As Independence Day approaches, a lot of Philadelphians—as well as visitors to our fair city—are grateful to Wawa, what with the giant hoagie, and the fireworks, and the Taste of Philadelphia down at Penn’s Landing, and the Roots concert on the Parkway, and, as they say, much, much more! But no one is more grateful to Wawa this holiday season than me, and for a simple reason: They gave my kid a job.
It’s not that he’s never worked before. Back in high school, Jake was a soccer referee with my husband Doug for a number of years. In fact, when Jake went for his interview at Wawa, the interviewer asked him: “How are you going to deal with the pressure when the morning coffee rush is on?” Afterward, Jake reported to Doug and me that he really hadn’t had a good answer to that, whereupon Doug said, “Jesus Christ, Jake! Why didn’t you tell them you’ve managed to maintain order among rabidly enraged bunches of grown men in cleats who don’t speak English with nothing more than a whistle?” I guess Jake’s non-answer didn’t count against him, though, because the next thing we knew he had a Wawa visor and apron and a Hoagie Fest shirt and was ringing up endless packs of Newports (“For some reason, everybody smokes Newports”) from 11 at night until 7 in the morning four or five nights a week.
The night shift is great for Jake because it means he and I hardly ever see one another, which really helps us get along. We can almost always remain civil with each other for the approximately 1.35 hours per day when we’re both awake. But what I really love about Wawa—what’s made me so unspeakably grateful to the sign of the goose—is that this job is teaching Jake that there are actually people in this world who are more irrational than his mother. Lots of them.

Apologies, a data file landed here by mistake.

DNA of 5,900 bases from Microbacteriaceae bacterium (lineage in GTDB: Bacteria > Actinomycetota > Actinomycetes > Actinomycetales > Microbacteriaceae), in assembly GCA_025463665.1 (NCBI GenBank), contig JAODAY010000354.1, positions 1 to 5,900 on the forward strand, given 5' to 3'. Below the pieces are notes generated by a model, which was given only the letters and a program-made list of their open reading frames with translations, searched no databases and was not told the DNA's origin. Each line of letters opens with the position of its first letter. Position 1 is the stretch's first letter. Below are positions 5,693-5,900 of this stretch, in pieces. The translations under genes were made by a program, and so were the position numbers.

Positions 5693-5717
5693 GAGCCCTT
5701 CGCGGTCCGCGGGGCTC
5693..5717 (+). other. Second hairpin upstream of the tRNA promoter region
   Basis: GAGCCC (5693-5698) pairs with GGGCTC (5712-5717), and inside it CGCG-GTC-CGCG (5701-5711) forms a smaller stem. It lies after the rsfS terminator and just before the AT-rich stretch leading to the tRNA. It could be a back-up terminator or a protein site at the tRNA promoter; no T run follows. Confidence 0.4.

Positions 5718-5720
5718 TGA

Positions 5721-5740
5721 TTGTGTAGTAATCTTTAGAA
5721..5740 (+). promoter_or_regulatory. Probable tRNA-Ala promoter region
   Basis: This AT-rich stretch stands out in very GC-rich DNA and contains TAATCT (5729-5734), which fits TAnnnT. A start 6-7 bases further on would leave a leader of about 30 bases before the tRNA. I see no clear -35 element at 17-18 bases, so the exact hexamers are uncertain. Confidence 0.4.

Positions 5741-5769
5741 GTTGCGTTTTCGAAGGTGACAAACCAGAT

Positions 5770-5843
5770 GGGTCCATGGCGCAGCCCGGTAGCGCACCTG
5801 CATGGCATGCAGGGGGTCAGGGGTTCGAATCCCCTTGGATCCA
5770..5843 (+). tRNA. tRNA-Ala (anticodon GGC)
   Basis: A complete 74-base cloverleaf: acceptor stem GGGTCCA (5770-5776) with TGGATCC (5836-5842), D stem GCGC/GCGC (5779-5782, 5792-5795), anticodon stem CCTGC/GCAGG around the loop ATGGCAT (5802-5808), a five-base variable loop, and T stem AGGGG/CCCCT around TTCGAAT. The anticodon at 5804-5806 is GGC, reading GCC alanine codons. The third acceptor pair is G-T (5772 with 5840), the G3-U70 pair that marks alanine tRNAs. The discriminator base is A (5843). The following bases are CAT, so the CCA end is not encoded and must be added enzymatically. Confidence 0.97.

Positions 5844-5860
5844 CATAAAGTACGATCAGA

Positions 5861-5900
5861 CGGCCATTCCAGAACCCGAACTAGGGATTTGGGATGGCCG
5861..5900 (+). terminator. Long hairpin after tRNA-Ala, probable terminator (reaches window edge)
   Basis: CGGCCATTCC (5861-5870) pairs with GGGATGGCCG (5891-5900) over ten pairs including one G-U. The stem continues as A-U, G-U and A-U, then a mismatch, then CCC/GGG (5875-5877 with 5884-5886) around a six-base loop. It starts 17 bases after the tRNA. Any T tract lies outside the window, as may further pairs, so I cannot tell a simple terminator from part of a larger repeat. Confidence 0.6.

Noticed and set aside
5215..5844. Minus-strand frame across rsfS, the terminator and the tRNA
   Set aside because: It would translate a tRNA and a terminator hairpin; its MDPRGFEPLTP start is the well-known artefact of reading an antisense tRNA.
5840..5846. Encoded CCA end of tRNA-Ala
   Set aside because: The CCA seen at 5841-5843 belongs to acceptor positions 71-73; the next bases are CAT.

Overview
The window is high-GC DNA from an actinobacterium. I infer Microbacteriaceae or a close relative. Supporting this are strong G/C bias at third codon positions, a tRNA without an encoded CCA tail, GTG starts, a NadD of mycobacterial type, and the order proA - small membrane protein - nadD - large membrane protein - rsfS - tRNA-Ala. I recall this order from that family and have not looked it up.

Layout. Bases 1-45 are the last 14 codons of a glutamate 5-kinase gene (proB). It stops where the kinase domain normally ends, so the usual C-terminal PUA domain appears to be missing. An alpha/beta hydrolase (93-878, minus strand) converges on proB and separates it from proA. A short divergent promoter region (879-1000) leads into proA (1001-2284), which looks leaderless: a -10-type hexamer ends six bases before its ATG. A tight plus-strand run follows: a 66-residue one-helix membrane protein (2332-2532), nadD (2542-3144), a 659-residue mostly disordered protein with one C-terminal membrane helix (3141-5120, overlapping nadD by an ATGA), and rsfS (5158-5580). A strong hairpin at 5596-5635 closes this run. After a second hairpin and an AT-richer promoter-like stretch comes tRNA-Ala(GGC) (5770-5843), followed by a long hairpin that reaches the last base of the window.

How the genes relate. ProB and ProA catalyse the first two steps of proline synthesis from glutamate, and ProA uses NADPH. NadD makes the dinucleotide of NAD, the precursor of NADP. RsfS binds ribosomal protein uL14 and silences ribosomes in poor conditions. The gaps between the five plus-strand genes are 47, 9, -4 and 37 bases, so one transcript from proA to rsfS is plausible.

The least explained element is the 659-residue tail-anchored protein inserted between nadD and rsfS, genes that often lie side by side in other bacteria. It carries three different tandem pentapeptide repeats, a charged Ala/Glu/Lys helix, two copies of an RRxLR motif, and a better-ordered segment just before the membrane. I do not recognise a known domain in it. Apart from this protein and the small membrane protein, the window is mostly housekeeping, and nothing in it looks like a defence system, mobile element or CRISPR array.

Take, for example, the woman who came in recently to buy a soda and some cigs. Jake rang up her purchase and inquired politely as to whether she wanted a bag. Whereupon the woman launched into a lengthy tirade about how she used to have a job as a cashier at Wawa, and she never asked the customers if they wanted bags, and why the hell should he have the job she used to have if he’s just going to go around asking customers if they want bags? (“I can’t imagine why she lost the job,” Jake’s manager noted sotto voce as she finally left the store.)
Or take the woman who pumped gas and then came in to pay for it with her credit card, only the credit card machine was down (“There were signs ALL OVER THE PLACE saying the machine was down,” Jake reported), and then flipped out on Jake, telling him she had her autistic child in the car with her and was going to LEAVE HIM THERE AT WAWA just to show Jake what she had to put up with every day. (He theorized she was likely on her way to Parx.)
“Can you tell what people are going to buy when they come in?” I asked Jake recently. He shook his head no, then reconsidered: “You can tell when somebody’s going to buy a cigar to smoke weed in.”
“Because they’re high?” I asked. He nodded. “Well.” I thought about it. “I guess generally people who are high are pretty chill?”
“Not really,” Jake said.
So, lady who used to be the cashier at Wawa? And lady with the autistic child in the car? And all you kite-high stoners stopping in for cigars at 4 a.m.? I want to personally extend my gratitude to you for making me seem sane by comparison. And Wawa? Thank you, more than I can say, for taking a chance on my kid, and for teaching him responsibility and patience and all the other virtues I couldn’t manage to instill in him. As God is my witness, I’ll never, ever buy an egg salad hoagie anywhere else again.